How often do you nag your partner? Do you ever have to request the basics, as though they are a child? Perhaps you yourself see your partner as an overbearing parent, constantly on your case and telling you how to behave?
This is not uncommon. I see it a lot in my practise and transactional analysis can help us to explain and explore it.
What is transactional analysis?
Transaction analysis (TA) is a well known psychoanalytical theory developed in the 1950s and still plays a fundamental part in therapy today. The theory suggests that, in all interactions, we are motivated by unconscious parts of our personality known as ego states. There are 3 primary ego states. These are:
Parent: Behaviour and activities that replicates the behaviours, thoughts and feelings of parental figures from childhood. This ego state often works on autopilot and can manifest in two forms, nurturing and caring, and also critical and controlling.
Child: This is an emotional ego state whereby you react and feel in a similar way to when you were a child. For example, you might react negatively to a loud noise if you learned in childhood that loud noises were threatening. Much like the parent state, it can manifest in two forms: The excited Free Child or as the helpless Adapted Child.
Adult: An adult ego state is a focus on the here and now – it is a state where we can process information logically and rationally from a variety of sources. Reaching an adult state is desirable for having healthy interactions with others.
When I hear partners in couple therapy describe challenging situations, it is often the case that transactional analysis can help us explore the unconscious motivations behind behaviours. For the sake of this article, we’ll focus on romantic relationships whereby one person is frequently in ‘parent’ role and the other is in ‘child’.
When equal partners are not equal
In any healthy romantic relationship it is expected that the balance of power is more or less equal – that both parties have roles and responsibilities, and a mutual level of respect between one another.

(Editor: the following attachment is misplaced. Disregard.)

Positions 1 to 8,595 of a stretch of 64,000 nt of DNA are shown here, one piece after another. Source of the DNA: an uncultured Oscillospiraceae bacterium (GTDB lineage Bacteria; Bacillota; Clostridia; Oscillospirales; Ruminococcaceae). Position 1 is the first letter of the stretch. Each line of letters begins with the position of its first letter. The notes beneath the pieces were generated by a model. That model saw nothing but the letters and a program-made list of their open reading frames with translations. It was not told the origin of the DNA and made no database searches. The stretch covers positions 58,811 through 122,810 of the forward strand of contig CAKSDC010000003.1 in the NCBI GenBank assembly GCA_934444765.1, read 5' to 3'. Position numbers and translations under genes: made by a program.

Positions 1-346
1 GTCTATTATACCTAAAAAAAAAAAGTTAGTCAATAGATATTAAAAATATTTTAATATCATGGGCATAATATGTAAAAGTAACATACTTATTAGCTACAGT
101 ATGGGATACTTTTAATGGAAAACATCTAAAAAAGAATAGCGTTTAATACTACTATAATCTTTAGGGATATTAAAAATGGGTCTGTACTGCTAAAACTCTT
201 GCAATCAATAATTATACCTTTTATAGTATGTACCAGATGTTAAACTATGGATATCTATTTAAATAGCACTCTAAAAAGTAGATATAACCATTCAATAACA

Often, this is not the case, and we can get stuck into some destructive habits.
Let’s look at a real life example:
Samantha and Chris have been together for a couple of years. They are raising 2 children from Samantha’s previous marriage. Chris loves snowboarding, windsurfing and paddle boarding in his spare time and spends a great deal of time focused on these activities. Samantha finds herself having to do quite a lot of ‘boring adult’ activities such as preparing kids lunch boxes, doing laundry and organising calendars. She often resents Chris’s lack of responsibility, and envies his freedom. She doesn’t feel Chris takes his role as Step Dad as seriously as she’d like, but also doesn’t feel she can burden him with children that aren’t biologically his. Instead of having a dialogue about this, she nags, criticises and complains, causing Chris to want to spend more time away from the house and with people who have fun with him, rather than people who nag him.
In this scenario, we can see a disbalance. Samantha is seen as ‘dull’ by Chris, but he also burdens her with the ‘boring’ adult responsibilities while he enjoys carefree outdoor pursuits. Samantha sees Chris as a child in a Peter Pan state of never quite growing up, yet also feels jealousy about this.
In therapy, when both partners come into their adult state, they can more clearly explore the feelings associated with this, and set out some boundaries that allows both parties to have fun and be responsible with more equality.
Growing up can be tough
There’s a common assumption that we grow up as soon as we come of an adult age. I disagree. Growing up is something we do throughout our lives. It’s a process and not a linear one either. If you ever find yourself ‘acting out’, it could be that you are having a child response to something. For example, one of my clients, when faced with constructive challenge, quite literally runs away or kicks out the person challenging her. Her child-self cannot handle the mirror being reflected back at her, and reacts in a child-like, fear-fuelled way. This gives her a sense of control and power, all while enabling her to mask her true self and never grow. Does this sound familiar? Perhaps you do something similar? Therapy can help…
Getting the support you need
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